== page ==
AIHEC partners with feds on climate change

Nov 6th, 2012 | By | Category: 24-2: The Future of the Tribal College Movement, Tribal College News
By Al Kuslikis

With funding from the National Science Foundation, the National Council for Science and the Environment (NCSE), and the American Indian Higher Education Consortium (AIHEC) have partnered to bring tribal colleges and universities into the climate-change-education community established by the Climate, Adaptation, Mitigation, ELearning (CAMEL) project. Tribal colleges and universities will enrich the collection of climate-change-education materials with traditional ecological knowledge and American Indian cultural perspectives.

CAMEL is a comprehensive, interdisciplinary, multimedia online resource provided at no cost to educators that enables effective teaching about climate change; it also allows educators to create and share curricular resources.

Over many generations, Indigenous communities have accumulated extensive knowledge of local environments. This knowledge is often unknown by modern scientists. Making traditional knowledge available is critical to the advancement of sustainable environmental practices for Indigenous communities and the global community.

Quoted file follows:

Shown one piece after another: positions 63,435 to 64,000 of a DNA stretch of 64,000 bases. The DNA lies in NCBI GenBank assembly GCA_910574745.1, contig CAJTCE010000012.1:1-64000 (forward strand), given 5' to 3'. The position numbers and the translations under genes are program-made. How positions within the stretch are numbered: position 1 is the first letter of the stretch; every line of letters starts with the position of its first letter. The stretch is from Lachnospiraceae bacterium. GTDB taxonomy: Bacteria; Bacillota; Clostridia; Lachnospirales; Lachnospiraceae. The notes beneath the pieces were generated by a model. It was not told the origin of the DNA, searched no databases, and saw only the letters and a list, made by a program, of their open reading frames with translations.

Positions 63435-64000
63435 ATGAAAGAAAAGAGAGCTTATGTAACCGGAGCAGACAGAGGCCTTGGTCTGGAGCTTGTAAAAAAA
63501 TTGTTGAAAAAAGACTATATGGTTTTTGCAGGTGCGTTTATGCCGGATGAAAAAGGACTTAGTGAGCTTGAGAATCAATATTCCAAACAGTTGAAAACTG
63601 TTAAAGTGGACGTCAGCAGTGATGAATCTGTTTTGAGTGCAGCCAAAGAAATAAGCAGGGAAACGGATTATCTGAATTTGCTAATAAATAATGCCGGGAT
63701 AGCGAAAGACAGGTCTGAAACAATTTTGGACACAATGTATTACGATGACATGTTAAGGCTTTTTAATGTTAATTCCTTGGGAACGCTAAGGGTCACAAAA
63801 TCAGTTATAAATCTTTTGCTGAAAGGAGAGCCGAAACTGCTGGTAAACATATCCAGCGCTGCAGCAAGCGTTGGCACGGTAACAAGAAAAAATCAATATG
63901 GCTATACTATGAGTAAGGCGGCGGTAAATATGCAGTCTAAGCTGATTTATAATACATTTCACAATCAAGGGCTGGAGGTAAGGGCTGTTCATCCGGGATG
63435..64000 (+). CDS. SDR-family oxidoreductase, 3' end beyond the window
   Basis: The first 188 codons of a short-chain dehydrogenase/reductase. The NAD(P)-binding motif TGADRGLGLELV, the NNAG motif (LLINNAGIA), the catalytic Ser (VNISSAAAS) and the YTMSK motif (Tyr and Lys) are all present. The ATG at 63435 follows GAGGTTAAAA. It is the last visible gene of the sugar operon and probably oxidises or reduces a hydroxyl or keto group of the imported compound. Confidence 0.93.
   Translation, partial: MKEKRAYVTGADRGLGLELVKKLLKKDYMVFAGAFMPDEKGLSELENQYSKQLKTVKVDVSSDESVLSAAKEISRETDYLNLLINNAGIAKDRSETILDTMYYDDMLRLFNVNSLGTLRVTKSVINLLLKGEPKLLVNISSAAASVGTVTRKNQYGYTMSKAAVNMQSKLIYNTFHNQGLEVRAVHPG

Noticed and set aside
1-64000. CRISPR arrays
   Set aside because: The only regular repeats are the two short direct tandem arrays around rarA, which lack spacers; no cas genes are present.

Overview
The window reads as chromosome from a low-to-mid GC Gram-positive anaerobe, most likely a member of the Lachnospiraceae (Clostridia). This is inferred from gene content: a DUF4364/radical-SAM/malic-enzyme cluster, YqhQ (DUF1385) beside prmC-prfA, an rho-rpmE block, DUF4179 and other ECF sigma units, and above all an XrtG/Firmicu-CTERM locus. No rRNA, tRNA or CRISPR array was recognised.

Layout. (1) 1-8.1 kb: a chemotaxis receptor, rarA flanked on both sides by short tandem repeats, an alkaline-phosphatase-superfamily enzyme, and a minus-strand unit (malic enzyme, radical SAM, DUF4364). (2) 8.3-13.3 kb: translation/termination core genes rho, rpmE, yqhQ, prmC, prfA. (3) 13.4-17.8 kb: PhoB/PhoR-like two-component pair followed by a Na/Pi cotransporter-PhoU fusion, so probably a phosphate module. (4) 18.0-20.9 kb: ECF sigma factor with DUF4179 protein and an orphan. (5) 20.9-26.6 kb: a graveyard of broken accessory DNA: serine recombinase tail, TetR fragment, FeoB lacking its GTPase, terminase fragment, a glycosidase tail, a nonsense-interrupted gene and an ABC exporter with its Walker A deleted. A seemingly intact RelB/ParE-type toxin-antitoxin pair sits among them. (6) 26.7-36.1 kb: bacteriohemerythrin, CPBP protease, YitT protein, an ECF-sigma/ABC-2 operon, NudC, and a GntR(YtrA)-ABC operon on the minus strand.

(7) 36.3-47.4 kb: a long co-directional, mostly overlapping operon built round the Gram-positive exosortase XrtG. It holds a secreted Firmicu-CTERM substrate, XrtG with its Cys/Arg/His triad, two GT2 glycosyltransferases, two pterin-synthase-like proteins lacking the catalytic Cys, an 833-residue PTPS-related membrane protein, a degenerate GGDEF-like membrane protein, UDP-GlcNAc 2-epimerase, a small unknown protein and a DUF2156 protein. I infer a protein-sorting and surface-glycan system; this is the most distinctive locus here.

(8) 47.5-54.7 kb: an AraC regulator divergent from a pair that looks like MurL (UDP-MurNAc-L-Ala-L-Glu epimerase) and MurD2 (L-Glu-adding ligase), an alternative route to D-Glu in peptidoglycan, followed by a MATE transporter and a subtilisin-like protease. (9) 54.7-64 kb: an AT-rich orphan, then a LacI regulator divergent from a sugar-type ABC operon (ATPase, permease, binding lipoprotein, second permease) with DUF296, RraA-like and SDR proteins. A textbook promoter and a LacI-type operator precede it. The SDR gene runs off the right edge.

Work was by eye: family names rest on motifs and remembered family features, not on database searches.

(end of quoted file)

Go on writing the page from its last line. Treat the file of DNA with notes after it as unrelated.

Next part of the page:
Understanding how to effectively conserve and utilize traditional knowledge is already an important part of the mission of Tohono O’odham Community College (TOCC, Sells, AZ), the College of Menominee Nation (CMN, Keshena, WI), and the Applied Indigenous Studies department at Northern Arizona University (NAU). Faculty members Teresa Newberry (TOCC) and Octaviana Trujillo (NAU) developed a module incorporating traditional O’odham knowledge that explores how climate change is affecting water supplies. CMN faculty members Bill Van Lopik and Lisa Bosman developed a module on climate statistics intended to bring mainstream research tools to Indigenous students.

NCSE recently hosted the CAMEL Climate Change Continuing Education Symposium, which included 11 weekly webinars on specific curricular materials found on CAMEL. More than 1,000 people registered for the symposium, which included presentations by TOCC/NAU and CMN. Materials from the symposium can be found online: http://www.camelclimatechange.org/articles/view/174555/.

AIHEC invites all Tribal College Journal readers to join the community of climate-change educators at: www.camelclimatechange.org/ and to participate in the upcoming webinar series in the fall of 2012.

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